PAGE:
In 2003, only about 8 percent of soldiers sought mental health services. In 2011, about 15 percent of soldiers did so. Even with the increase in the number of soldiers seeking mental health help, researcher Phillip Quartana stated that two-thirds of soldiers with post-traumatic stress (PTSD) or major depression symptoms did not seek treatment between 2002 and 2011. More than 25 percent of active infantry soldiers from the conflicts in Afghanistan and Iraq, dating back to the beginning of the conflicts in 2001, met self-reported criteria for these diagnoses. While the number of soldiers seeking help has increased and the stigma associated with seeking mental health services has decreased, these results demonstrate that more progress is needed to increase soldiers’ use of mental health care services.

Researchers used data from active-duty personnel who completed Health-Related Behavior Surveys between 2002 and 2011. This study is the first to empirically examine trends concerning utilization of services and stigma across multiple wars.

The study was published online in the American Journal of Public Health.

Adele Eskeles Gottfried, PhD, author of the Children’s Academic Intrinsic Motivation Inventory (CAIMI), will be presenting a paper at the 2014 APA Annual Conference in Washington, DC this week. Entitled, “From Parental Stimulation of Children’s Curiosity to Science Motivation and Achievement,” Gottfried’s longitudinal research shows that when parents encourage their young children’s curiosity, those children have higher academic intrinsic motivation in science subjects and higher science achievement across childhood through adolescence. Overall, the importance of academic intrinsic motivation for children’s subsequent academic competence is demonstrated. This study is part of Gottfried’s ongoing research on longitudinal aspects of parental stimulation’s role in children’s academic intrinsic motivation, and it highlights the importance of the CAIMI in being able to delineate these findings.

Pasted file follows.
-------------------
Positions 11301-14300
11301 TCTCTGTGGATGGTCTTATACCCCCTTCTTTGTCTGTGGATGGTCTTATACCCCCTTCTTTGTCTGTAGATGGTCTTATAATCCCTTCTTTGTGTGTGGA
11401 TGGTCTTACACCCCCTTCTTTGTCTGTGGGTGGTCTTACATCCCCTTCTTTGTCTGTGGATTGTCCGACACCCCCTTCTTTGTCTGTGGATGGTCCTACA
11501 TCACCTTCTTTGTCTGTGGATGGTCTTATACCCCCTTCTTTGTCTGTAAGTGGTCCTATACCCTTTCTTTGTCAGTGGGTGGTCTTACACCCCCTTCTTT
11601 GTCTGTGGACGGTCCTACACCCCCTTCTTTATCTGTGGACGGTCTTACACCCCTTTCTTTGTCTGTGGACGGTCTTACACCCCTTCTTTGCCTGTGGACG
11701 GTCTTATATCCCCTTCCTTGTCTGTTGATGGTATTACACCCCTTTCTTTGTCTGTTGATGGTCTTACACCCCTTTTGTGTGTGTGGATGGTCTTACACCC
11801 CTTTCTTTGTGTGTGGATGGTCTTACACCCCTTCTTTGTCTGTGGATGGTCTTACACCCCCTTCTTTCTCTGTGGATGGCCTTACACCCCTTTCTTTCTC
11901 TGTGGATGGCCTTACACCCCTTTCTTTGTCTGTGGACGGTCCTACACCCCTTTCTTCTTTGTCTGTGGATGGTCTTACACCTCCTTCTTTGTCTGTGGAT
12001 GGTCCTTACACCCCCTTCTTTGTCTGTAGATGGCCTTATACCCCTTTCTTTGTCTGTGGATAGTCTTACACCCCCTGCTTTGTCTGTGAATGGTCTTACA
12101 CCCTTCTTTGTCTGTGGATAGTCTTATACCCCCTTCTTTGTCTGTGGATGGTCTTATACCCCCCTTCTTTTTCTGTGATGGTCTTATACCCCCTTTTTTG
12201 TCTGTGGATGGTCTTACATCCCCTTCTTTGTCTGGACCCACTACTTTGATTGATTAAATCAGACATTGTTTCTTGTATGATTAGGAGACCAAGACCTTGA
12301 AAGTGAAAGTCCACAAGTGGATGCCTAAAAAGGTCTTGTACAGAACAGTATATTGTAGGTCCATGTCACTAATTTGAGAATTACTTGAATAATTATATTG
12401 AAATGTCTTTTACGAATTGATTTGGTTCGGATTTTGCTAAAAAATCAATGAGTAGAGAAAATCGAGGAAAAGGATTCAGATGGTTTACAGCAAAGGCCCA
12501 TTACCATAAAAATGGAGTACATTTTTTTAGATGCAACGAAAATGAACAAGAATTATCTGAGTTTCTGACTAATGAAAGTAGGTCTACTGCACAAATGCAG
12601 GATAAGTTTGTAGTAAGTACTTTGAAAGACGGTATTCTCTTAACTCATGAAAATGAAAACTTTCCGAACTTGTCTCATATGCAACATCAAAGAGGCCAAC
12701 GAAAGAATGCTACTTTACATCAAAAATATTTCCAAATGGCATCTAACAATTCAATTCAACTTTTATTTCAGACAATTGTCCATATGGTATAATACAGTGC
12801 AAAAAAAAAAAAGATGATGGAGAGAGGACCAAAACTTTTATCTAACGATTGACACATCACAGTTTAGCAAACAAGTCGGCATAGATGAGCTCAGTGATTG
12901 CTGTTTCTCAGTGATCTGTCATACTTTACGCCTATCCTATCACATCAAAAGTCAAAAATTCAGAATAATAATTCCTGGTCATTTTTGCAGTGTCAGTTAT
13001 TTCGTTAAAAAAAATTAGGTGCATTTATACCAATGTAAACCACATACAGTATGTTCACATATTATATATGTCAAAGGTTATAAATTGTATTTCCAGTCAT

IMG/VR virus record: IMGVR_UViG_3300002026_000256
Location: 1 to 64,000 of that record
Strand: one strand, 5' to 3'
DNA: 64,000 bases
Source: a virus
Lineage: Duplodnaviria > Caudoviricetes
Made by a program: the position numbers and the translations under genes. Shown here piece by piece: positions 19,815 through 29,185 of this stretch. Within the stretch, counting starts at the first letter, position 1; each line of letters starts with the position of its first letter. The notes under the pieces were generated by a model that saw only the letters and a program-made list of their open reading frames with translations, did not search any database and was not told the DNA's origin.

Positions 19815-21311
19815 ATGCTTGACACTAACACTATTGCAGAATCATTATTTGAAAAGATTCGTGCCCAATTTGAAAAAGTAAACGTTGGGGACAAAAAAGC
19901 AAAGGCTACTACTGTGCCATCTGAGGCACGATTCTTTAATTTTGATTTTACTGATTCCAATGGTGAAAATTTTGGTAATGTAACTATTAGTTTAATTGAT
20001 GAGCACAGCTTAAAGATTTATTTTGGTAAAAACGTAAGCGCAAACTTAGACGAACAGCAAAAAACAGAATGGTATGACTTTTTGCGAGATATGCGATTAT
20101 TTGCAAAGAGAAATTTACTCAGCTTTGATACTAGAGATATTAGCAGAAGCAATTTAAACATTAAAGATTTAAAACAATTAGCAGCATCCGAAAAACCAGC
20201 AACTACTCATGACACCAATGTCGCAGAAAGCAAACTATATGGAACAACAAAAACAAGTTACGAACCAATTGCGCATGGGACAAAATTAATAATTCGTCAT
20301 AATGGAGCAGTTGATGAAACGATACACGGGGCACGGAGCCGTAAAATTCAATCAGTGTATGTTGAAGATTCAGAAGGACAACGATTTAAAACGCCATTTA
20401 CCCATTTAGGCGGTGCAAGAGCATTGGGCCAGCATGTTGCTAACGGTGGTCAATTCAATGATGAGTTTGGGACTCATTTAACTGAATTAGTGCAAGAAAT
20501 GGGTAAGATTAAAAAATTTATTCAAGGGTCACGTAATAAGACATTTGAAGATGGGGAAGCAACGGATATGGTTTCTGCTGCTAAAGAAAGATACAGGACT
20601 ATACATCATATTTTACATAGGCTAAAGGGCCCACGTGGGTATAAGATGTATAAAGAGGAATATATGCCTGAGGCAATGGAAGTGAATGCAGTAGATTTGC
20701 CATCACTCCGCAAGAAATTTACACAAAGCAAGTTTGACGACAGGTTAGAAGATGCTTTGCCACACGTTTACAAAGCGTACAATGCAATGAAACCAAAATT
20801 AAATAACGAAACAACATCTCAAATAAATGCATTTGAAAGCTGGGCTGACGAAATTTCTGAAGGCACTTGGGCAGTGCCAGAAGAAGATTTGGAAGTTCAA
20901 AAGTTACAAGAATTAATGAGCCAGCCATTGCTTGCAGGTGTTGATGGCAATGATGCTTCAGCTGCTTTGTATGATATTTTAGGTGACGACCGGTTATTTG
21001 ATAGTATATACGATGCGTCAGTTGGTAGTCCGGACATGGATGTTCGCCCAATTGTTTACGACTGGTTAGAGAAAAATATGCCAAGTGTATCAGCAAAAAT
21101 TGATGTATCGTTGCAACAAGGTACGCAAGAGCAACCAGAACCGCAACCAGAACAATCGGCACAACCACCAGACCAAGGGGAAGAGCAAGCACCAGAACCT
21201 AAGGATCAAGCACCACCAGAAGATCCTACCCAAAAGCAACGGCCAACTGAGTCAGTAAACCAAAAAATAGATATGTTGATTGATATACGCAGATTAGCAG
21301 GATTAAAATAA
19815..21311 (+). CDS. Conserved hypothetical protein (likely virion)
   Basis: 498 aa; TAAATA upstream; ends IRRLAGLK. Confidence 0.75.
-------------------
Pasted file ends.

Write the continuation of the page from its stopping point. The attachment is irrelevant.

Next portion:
Gottfried’s presentation will be part of the “Role of Others in Promoting Students’ Motivation, Learning, and Well-Being” session on Sunday, August 10, at 1:00 p.m. in Convention Center Room 115. Please confirm dates and times in your convention program when you get to APA—and be sure to stop by the PAR booth (#438) as well!

According to a new report from the National Alliance on Mental Illness (NAMI), adults with serious mental health problems face an 80 percent unemployment rate, a rate that continues to become more dire over time.


In 2003, 23 percent of those receiving public mental health services had jobs; by 2012, only 17.8 percent did.


The survey reports that most adults with mental illness want to work, and 60 percent can be successful if they have the right support. However, only 1.7 percent of those surveyed received supportive employment services. Study author Sita Diehl says the employment problem has less to do with the workers themselves and more to do with the lack of organizations providing supportive services for individuals with serious mental illnesses. Due to decreases in funding, services have not been as available.